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The OPA2134/BUF634 Headphone Amplifier Measurement Page

 

  This page shows the results of testing the OPA2134/BUF634 portable headphone amplifier (described here) with the borrowed oscilloscope (described here).  
   
  Power Supply Measurements  
   
  First, I measured the power supply, both the +15 VDC and -15 VDC rails. I measured the power supply with no input and no load.  
   
  The results showed at the lowest, most sensitive voltage setting (10 mV/cm) a signal with a little bit of ringing, but still flat, with no hint of ripple or noise:  
   
  Portable Amp, +15 VDC rail
   
  1 KHz Measurements  
   
  Next, I measured the output of a 1 KHz, 2 V signal from the signal generator. I measured each channel with no load.  
   
  The response is significantly different from the input signal shown here. Below is with 1 KHz input without a load measured at 0.2 ms/cm and 200 mV/cm:  
   
  Portable amp, 1 KHz, .2 ms
   
  As you can see, the slope of the top of the square wave suggests that the low-frequency response of the amplifier is less than idea. The slope reflects a lack of low frequency bandwidth. Not surprising, considering that this is a simple op-amp based portable amplifier with a limited power supply.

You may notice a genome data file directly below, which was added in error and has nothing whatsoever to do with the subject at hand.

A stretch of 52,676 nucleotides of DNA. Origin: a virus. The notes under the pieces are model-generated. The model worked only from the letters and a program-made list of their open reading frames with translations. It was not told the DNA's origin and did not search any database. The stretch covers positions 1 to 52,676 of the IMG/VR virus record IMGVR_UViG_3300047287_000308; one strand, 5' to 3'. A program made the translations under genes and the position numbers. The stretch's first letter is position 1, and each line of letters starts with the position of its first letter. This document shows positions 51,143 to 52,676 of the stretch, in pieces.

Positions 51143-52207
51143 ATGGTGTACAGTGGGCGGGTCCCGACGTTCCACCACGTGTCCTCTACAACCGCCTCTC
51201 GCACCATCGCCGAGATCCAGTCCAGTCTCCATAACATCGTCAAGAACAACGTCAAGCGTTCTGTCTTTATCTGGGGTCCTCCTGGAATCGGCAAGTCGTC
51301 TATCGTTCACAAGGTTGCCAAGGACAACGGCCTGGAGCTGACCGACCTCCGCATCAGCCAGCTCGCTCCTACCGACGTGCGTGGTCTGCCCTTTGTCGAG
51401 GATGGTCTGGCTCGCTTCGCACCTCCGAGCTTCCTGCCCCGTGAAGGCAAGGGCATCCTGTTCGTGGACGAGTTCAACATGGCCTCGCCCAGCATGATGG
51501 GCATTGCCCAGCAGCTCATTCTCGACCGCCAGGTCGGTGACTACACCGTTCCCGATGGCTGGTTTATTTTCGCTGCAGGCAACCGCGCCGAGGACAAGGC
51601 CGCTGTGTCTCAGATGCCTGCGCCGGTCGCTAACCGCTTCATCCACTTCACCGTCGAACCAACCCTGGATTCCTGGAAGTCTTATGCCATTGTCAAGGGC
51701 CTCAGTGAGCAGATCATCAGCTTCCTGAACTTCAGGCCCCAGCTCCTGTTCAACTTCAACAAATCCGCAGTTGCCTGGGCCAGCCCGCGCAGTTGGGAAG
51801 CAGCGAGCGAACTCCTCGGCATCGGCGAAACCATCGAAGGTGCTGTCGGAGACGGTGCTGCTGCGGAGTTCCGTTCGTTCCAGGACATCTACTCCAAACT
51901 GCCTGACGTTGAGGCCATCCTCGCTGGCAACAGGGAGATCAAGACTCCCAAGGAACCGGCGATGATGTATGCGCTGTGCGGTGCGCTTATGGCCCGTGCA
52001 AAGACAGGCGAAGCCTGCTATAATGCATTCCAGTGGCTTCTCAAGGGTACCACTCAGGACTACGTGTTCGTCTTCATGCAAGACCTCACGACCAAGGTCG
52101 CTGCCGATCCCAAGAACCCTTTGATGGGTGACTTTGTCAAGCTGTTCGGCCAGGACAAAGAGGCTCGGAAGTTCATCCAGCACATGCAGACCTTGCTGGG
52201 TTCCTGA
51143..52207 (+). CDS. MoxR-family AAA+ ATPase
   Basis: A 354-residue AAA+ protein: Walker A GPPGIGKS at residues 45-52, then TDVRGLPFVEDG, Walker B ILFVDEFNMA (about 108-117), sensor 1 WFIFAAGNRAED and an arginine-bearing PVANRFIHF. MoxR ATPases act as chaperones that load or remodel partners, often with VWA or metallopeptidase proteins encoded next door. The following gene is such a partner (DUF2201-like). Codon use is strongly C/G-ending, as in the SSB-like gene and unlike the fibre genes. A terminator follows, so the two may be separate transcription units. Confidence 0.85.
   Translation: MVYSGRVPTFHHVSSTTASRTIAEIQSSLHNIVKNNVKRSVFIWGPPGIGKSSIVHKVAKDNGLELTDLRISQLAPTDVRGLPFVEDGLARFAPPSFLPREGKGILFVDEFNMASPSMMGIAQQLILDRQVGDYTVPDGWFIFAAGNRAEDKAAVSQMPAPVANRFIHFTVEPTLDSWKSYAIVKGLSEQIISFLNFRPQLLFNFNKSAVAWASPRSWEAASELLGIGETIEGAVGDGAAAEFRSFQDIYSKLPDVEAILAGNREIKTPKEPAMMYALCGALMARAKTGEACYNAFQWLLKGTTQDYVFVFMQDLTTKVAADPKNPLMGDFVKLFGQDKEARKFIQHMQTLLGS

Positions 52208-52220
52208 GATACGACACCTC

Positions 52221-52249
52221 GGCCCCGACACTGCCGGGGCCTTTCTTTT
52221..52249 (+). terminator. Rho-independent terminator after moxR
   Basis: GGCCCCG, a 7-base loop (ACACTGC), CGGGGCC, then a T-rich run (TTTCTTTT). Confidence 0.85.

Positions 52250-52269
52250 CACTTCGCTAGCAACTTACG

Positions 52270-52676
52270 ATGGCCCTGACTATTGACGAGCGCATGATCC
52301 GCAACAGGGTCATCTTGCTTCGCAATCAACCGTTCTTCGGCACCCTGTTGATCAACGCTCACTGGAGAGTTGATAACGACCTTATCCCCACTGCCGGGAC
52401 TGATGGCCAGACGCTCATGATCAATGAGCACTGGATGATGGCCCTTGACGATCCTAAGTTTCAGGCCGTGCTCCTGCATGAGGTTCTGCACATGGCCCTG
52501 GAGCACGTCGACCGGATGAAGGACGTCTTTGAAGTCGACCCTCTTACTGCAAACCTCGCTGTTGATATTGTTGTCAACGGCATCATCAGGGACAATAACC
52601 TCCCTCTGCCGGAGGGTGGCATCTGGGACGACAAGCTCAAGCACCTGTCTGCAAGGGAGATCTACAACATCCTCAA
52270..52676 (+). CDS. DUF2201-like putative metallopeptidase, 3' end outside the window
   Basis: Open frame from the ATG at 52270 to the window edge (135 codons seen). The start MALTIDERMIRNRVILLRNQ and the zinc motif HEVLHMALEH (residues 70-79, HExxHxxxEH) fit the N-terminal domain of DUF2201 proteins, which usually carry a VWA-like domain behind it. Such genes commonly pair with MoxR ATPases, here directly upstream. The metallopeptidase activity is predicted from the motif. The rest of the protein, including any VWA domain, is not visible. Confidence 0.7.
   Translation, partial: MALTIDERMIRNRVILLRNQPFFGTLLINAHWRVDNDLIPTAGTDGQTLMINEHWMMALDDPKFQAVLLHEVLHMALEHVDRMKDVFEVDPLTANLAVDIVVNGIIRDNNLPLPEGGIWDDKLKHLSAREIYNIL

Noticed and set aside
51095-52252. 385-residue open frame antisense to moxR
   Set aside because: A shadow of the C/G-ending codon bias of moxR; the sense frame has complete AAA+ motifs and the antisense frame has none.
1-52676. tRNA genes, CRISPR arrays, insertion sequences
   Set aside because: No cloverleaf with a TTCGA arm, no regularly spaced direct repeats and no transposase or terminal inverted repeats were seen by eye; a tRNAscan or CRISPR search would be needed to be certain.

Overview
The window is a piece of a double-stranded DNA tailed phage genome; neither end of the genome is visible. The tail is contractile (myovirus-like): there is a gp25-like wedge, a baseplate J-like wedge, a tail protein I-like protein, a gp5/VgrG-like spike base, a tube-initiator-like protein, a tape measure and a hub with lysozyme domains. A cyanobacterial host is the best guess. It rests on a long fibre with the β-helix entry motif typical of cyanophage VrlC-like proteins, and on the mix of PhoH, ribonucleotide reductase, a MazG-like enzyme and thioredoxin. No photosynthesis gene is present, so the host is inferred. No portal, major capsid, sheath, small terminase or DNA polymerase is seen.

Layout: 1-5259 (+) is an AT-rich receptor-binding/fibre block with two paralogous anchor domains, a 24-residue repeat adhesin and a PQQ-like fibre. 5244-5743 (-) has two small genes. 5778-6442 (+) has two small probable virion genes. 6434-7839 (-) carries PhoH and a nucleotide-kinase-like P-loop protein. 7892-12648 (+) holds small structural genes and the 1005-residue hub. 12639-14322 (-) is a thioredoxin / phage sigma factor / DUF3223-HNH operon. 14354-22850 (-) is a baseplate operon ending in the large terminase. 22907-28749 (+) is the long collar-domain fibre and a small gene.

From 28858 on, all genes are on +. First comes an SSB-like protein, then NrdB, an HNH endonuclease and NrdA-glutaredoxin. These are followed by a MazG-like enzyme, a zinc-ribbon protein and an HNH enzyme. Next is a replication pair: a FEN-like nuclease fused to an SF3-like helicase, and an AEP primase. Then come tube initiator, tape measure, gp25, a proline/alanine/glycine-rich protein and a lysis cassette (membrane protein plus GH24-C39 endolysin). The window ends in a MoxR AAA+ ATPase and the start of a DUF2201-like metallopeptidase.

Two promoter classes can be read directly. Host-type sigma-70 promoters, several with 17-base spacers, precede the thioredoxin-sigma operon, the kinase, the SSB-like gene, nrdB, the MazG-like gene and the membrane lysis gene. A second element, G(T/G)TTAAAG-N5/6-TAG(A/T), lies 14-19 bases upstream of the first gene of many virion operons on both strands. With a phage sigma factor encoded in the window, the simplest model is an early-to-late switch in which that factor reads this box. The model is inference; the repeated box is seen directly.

10 KHz Measurements  
   
  Next, I measured the output of a 10 KHz, 2 V signal from the signal generator. I measured each channel, with no load.  
   
  Below is with 10 KHz input measured at 20 us/cm and 200 mV/cm:  
   
  Portable amp, 10 KHz, 20 us
   
  The response is similar to that seen with the Gilmore headphone amplifier seen here. The rounded leading corners reflect a limited high-frequency bandwidth, and the sharp right corner is due to a phase shift at higher frequencies.  
   
  Below is with 10 KHz input measured at 10 us/cm and 200 mV/cm showing a close-up of the wave form:  
   
  Portable amp, 10 KHz,  10 us
   
  100 KHz Measurements  
   
  Last, I measured the output of a 100 KHz, 2 V signal from the signal generator. I measured each channel, with no load.  
   
  Below is with 100 KHz input measured at 5 us/cm and 200 mV/cm:  
   
  Portable amp, 100 KHz, 5 us
   
  The response is similar to that seen with the Gilmore headphone amplifier seen here. Again, the high-frequency limitations of the amplifier significatly round the leading corner of the square wave. But again, what do you expect from a portable headphone amplifier like this?  
   
   
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